# Laplacian calculation

## Homework Statement

Consider the scalar field φ=x2+y2-z2-1. Let H be the scalar field defined by
H = -0.5∇.(∇φ/ abs(∇φ)), where abs(∇φ) is the magnitude of ∇φ. Which makes that some sort of unit quantity. When H is evaluated for φ=0 it is the mean curvature of the level surface φ=0.
Hint: Work in Cartesian coordinates x, y, z throughout the whole of part (c) and make sure that that you work out all of the derivatives before imposing the constraint Φ = 0. You will ﬁnd it useful to use the abbreviation r = √(x2+y2+z2. I didn't use any of this, so I'm doing it wrong!

## The Attempt at a Solution

I got (∇φ/ abs(∇φ)) to be 1/√3 x i + 1/√3 y j +1/√3 z k where i, j and k are unit vectors. From this, ∇.(∇φ/ abs(∇φ))=1/√3. This is clearly wrong, wolfram alpha disagrees, I didn't use r, I don't know how to impose the constraint and I think it's something pretty fundamental that I'm missing! I have looked at examples online but they really haven't helped at all!

Delta2
Homework Helper
Gold Member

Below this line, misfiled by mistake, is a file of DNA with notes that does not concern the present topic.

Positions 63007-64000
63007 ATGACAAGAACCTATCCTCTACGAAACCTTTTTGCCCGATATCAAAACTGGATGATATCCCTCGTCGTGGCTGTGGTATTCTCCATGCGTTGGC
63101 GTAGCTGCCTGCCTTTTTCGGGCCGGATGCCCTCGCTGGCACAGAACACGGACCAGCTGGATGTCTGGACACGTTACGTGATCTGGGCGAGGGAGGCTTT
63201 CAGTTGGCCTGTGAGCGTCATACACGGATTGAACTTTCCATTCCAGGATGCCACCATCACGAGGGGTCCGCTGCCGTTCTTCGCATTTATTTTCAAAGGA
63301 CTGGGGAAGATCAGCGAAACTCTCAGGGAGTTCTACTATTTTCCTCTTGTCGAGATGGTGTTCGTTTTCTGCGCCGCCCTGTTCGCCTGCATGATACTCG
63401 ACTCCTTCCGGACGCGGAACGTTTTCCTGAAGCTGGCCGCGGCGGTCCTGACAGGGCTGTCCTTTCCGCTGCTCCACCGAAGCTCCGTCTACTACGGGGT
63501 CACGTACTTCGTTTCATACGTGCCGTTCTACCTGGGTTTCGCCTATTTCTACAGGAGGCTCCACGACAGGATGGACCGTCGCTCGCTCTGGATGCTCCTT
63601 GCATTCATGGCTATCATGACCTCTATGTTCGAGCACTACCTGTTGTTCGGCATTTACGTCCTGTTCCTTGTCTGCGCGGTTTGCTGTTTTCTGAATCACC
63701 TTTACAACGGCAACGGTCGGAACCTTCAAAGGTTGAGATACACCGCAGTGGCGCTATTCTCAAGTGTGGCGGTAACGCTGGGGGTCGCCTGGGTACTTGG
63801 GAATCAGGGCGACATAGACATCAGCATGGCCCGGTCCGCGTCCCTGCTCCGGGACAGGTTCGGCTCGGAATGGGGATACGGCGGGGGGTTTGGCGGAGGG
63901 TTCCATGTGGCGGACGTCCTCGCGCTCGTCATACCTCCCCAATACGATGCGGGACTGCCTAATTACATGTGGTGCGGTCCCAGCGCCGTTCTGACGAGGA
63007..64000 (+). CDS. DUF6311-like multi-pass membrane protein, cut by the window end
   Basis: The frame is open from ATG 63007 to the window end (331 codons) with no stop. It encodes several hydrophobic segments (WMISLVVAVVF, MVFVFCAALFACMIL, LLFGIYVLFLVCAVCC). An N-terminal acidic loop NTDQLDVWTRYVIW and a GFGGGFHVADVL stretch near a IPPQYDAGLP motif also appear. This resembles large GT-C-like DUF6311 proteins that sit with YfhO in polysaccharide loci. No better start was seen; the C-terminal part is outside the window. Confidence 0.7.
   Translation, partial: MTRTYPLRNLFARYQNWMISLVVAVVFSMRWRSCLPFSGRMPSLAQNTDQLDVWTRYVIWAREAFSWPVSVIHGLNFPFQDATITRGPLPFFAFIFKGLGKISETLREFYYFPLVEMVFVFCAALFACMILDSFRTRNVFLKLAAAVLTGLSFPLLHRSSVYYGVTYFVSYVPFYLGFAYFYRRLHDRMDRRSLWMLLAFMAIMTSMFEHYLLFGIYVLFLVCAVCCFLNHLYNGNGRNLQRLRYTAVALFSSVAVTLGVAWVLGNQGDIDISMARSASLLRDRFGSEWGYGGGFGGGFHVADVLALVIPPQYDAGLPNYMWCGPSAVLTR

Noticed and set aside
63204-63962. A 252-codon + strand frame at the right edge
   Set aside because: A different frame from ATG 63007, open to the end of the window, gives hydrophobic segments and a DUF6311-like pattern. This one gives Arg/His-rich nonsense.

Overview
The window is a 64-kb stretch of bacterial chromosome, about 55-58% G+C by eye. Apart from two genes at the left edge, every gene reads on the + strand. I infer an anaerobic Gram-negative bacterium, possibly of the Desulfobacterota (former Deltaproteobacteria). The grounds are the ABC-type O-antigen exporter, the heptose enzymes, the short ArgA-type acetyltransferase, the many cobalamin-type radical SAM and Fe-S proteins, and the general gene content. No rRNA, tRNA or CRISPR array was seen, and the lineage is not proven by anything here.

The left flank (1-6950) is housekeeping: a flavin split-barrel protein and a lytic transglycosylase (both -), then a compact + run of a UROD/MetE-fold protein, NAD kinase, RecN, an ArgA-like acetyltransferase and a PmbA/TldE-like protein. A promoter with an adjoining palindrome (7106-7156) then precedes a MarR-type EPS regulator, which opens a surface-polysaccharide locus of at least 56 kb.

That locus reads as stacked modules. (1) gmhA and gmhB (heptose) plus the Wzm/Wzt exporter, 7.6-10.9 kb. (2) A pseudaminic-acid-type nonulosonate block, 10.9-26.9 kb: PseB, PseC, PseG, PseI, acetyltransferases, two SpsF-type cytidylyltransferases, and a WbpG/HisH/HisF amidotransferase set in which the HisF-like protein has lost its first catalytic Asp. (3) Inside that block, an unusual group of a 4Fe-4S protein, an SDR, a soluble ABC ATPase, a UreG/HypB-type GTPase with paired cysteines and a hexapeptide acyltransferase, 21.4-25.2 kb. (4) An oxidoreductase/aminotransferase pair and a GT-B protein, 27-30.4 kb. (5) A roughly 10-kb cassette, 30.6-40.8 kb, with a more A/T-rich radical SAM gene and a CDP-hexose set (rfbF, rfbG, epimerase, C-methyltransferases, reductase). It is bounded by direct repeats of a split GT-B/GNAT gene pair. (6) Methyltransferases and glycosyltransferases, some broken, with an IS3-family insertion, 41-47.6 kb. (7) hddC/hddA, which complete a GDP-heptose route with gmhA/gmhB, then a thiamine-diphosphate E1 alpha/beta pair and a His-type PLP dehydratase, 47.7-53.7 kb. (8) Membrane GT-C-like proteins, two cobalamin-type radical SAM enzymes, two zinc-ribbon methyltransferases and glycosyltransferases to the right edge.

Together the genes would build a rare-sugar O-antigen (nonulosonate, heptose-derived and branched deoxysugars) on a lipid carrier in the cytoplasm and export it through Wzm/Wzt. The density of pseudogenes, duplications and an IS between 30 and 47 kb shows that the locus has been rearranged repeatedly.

You have made some serious mistake in calculating ##\nabla\phi/|\nabla\phi|## cause the result you give doesnt have magnitude 1. From what i can see, it is something like ## \frac{x}{r} i+ \frac{y}{r} j- \frac{z}{r} k##.

To impose the constraint use that ##\phi=0\rightarrow x^2+y^2=z^2+1## to eliminate x and y in the expression you ll calculate for H.

You have made some serious mistake in calculating ##\nabla\phi/|\nabla\phi|## cause the result you give doesnt have magnitude 1. From what i can see, it is something like ## \frac{x}{r} i+ \frac{y}{r} j- \frac{z}{r} k##.

To impose the constraint use that ##\phi=0\rightarrow x^2+y^2=z^2+1## to eliminate x and y in the expression you ll calculate for H.
Perfect person for the question, love the name :D I think I seriously misunderstood our lecture, because I thought ∇φ was obtained by ∂φ/∂x i + ∂φ/dy j + ∂φ/dz k? Which would make ∇φ = 2x i + 2y j -2z k. Actually, maybe my magnitude was wrong! Should it be 2√(x2+y2+z2)?

Delta2
Homework Helper
Gold Member
yes that should be the correct magnitude. and yes i love that you love my name, it is inspired by the laplacian operator :D.

I got to an answer! Can't believe I didn't see that mistake, the magnitude was clearly meant to be 1. Thank you! :) Vector calculus, not one of my strengths!